סקר
ממתי אתה בדף היומי?






 

Steinsaltz

In such a case, even though a different Jew took possession of the convert’s property, the one who acquires it renders carrying prohibited. If, however, he died after nightfall, even though a different Jew did not take possession of his property, it, i.e., carrying, is not prohibited, for carrying had already been permitted on that Shabbat.

The Gemara raises a difficulty: The baraita itself is difficult. You first said: If the convert died while it was still day, even though a different Jew took possession of his property, the latter renders carrying prohibited, which implies that it is not necessary to say so where another Jew did not take possession of the property, for in such a case it is certainly prohibited. But this is incorrect. On the contrary, in a case where a different person did not take possession of the property, it is certainly not prohibited, for in such a case the convert’s property is ownerless and there is nobody to render carrying in the courtyard prohibited.

Rav Pappa said: Say that the baraita should read as follows: Even though a different Jew did not take possession of it. The Gemara raises a difficulty: How can it be corrected in this manner? But doesn’t it teach: Even though he took possession of it?

The Gemara answers: This is what the baraita is saying: If the convert died while it was still day, then even though a different Jew did not take possession of the property while it was still day but only after nightfall, since he had the possibility of taking possession of it while it was still day, the person who acquires it renders carrying prohibited. If, however, the convert died after nightfall, even though a different Jew did not take possession of his property, it does not render it prohibited to carry.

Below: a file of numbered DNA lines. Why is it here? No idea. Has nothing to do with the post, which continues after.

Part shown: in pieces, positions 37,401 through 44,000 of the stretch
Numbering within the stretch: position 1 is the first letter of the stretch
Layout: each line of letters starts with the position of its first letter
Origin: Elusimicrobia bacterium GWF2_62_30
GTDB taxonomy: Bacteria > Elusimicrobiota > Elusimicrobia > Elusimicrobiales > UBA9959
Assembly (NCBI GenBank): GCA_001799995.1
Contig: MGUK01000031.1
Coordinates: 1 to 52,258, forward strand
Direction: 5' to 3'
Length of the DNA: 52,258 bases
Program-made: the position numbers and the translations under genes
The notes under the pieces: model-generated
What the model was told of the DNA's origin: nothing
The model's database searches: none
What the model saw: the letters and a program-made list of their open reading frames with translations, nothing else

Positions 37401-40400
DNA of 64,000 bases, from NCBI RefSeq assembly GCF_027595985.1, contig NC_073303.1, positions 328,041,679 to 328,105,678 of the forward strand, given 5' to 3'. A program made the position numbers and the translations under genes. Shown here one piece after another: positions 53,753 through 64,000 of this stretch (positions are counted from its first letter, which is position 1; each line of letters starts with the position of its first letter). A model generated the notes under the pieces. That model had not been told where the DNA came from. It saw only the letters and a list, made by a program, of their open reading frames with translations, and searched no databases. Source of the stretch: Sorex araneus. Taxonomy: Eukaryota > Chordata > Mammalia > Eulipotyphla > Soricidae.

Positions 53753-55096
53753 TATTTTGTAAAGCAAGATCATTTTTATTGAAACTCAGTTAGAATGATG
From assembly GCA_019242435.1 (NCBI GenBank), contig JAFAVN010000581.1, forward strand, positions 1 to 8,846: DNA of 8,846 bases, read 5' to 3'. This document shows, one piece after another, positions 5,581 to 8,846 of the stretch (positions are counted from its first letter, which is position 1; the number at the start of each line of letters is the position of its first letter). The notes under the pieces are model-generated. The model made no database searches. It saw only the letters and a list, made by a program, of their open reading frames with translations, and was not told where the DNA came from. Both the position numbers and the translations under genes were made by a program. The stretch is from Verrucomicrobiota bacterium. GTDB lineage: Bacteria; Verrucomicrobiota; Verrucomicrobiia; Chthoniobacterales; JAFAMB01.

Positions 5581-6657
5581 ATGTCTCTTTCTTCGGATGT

The Gemara now considers the next clause of the baraita, which states: If the convert died after nightfall, even though a different Jew did not take possession of his property, carrying is not prohibited. This implies that it is not necessary to say so where another Jew did take possession of the property, for in such a case it is certainly not prohibited. But, on the contrary, where a different person takes possession of the property, he renders carrying prohibited.

Rav Pappa said: Say that the baraita should read as follows: Even though a different Jew took possession of it. The Gemara raises a difficulty: But didn’t the baraita teach: Even though he did not take possession of it? The Gemara explains: This is what the baraita is saying: If the convert died after nightfall, even though a different Jew took possession of his property after nightfall, since he did not have the possibility of taking possession of it while it was still day, he does not render carrying prohibited.

After explaining the baraita, the Gemara proceeds to clarify the issue at hand: In any event, the first clause is teaching that the person who acquires the convert’s property renders carrying prohibited; but why does he render carrying prohibited? Let him renounce his rights in the domain like an heir. The implication then is that he does not have the option of renunciation, in contrast to the opinion of Rav Naḥman.

Rav Naḥman replied: What is the meaning of the word prohibits that it teaches here? It means he renders carrying prohibited until he renounces his rights, but renunciation is effective.